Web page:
lightmapsize: the engine is currently limited to 2048 x 2048 for any texture, so no resolution higher than that. For batching / texture atlas reasons it's better to have fewer high resolution lightmaps than a lot of low resolution lightmaps. But, older GPUs don't have much VRAM and have texture size limits lower than 2048 x 2048, so a map might be unplayable or run very sluggish on older machines if very high resolution lightmaps are used. The drawback is that q3map2 "atlasing algorithm" is not the best one, there is always some wasted space in the last lightmap page, meaning that at 2048 x 2048 you end up with the worst case of space wasted and memory occupied with black pixels that don't contain anything useful.

lightmapsamplesize: this is what controls the sharpness or blurriness of shadows (not lightmap's res!). A value of 1 provides the best quality at the expense of much more ram and much longer compiling times. A value of 16 is the default, low quality, fast compiling time. Lower values force q3map2 to use up large portions of a lightmap's texture for that specific surface, thus, will end up generating more lightmap pages. Values are integer only and scale exponentially.

lightmapbrightness: external lightmaps are rendered twice as dark, that's why there is this brightness multiplier. You can also lower it if you want to compensate for overbrightness in your map.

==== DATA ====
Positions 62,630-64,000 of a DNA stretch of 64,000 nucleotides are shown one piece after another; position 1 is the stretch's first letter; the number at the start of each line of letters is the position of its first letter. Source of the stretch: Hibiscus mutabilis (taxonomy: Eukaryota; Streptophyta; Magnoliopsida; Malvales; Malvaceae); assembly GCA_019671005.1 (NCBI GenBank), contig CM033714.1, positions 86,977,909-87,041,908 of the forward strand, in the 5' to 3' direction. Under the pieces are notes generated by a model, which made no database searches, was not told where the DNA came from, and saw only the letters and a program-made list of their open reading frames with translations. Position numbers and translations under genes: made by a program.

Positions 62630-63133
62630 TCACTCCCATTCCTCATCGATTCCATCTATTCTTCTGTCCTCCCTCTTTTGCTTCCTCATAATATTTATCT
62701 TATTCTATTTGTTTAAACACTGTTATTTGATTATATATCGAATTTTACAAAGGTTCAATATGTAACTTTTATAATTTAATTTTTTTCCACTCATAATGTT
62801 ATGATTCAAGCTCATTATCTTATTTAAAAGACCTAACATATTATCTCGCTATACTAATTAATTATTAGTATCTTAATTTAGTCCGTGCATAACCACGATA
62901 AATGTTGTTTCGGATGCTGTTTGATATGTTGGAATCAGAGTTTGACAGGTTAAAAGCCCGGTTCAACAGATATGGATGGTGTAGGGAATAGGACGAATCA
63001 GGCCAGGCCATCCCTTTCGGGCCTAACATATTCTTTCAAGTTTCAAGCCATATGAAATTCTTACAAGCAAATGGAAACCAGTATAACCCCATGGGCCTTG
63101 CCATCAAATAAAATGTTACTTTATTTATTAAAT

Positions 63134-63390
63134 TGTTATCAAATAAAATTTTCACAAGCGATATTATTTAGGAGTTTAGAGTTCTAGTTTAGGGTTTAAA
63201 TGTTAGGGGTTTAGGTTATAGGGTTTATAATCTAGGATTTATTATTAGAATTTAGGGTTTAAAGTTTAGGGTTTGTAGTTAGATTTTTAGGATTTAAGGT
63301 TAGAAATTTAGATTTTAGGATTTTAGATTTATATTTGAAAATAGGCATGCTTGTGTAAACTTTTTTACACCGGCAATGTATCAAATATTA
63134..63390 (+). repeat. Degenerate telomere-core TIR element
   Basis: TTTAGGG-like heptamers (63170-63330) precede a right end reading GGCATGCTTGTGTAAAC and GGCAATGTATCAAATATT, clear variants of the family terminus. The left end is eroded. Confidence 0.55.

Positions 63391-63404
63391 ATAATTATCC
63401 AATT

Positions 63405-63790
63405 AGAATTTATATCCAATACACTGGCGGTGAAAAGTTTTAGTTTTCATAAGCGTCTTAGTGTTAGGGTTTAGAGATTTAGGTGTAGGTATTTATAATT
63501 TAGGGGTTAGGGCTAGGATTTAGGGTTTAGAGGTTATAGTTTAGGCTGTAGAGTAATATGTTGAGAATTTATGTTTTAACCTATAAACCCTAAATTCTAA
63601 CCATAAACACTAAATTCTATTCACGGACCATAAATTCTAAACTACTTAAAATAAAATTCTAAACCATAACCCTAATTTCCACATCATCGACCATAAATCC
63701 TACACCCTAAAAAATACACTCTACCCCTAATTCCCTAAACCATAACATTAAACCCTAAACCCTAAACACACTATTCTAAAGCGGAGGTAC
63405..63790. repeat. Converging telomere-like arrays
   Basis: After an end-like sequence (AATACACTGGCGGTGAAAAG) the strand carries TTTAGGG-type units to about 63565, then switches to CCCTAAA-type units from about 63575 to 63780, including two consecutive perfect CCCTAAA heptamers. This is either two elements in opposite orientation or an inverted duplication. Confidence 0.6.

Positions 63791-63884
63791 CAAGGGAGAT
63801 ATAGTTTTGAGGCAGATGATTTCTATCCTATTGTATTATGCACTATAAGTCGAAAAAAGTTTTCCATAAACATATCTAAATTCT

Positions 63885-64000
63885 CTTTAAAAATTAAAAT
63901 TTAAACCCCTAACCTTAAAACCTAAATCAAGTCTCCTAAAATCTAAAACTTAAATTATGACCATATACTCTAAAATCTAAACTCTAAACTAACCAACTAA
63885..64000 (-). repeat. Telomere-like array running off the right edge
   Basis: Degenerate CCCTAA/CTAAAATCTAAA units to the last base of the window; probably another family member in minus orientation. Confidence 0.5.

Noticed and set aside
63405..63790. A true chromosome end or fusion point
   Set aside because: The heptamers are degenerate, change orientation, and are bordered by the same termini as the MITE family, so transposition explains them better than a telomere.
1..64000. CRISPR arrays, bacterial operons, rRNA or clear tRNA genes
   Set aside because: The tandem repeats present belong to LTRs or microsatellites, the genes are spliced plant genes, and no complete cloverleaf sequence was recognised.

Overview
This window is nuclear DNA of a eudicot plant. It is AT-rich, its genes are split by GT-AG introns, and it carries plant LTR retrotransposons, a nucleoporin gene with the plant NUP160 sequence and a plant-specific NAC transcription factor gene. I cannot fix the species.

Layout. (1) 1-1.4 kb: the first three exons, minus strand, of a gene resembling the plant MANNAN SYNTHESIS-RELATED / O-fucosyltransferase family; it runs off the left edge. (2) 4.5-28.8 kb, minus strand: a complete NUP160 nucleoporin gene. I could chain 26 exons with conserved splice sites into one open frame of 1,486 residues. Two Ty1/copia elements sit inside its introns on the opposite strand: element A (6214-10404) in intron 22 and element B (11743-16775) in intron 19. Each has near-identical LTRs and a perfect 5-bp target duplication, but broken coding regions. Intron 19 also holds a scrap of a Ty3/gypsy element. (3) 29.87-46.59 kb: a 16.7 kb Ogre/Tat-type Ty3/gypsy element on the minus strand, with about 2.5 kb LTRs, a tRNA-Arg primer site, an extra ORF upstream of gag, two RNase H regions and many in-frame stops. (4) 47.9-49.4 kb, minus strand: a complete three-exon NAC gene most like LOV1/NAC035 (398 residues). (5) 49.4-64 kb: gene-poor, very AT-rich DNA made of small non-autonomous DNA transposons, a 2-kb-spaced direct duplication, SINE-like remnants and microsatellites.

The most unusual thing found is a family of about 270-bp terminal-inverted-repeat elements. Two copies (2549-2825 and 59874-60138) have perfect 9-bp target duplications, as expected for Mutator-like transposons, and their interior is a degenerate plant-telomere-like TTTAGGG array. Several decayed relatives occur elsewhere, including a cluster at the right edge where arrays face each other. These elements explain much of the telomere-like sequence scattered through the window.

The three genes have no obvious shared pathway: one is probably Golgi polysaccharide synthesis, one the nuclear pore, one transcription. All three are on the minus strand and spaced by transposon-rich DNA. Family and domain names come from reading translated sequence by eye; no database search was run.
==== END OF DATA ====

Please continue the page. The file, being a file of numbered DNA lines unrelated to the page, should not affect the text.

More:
q3map_normalimage: if you want this everywhere in your map, on every surface, better forget about it. The pixel density required to achive sharp results is too high, requires lightmaps with ultra high resolution which the current engine doesn't support.

Workaround q3map2's safe_malloc error[]

If you have RAM but q3map2 crashes because light stage takes over 2GB of RAM to calculate light, use a 64-bit version of Q3Map2, such as the one that comes with NetRadiant-Custom.

If that is not an desirable option, but you are still using a 64-bit version of Windows, do this:

1. Download the CFF Explorer Suite

2. Open CFF Explorer and then open your q3map2.exe file.

3. Go to the "File Header" section (under Nt Headers)

4. click the "Click here" on the Characteristics row on the right hand

5. check the "App can handle >2gb addresses" box, then click OK

6. go to "Save as", and then rename your existing q3map2.exe (for backup)

7. Save the current version as q3map2.exe

External lightmap seams[]

Ordinarily, internal lightmaps do not have mipmaps generated for them, as this can cause seams. Due to the engine not knowing that external lightmaps are actually lightmaps, the external lightmaps will have mipmaps generated for them unless the material in the .shader file that uses it has the noMipMaps flag. Since textures are shared across multiple materials, whether a texture is mipmapped is dependent upon the first material loaded that uses the texture. This can be exploited by adding dummy materials with the flag and the lightmaps to the start of the list of materials in a BSP. This exploit is used in the version of Q3Map2 that comes with NetRadiant-Custom.[1]

Another workaround is to convert the TGA lightmaps to DDS files without mipmaps, which engines use as is, but the current version of ioQuake3 only loads DDS files if using the Rend2 renderer with r_ext_compressed_textures enabled, so this isn't a reliable solution.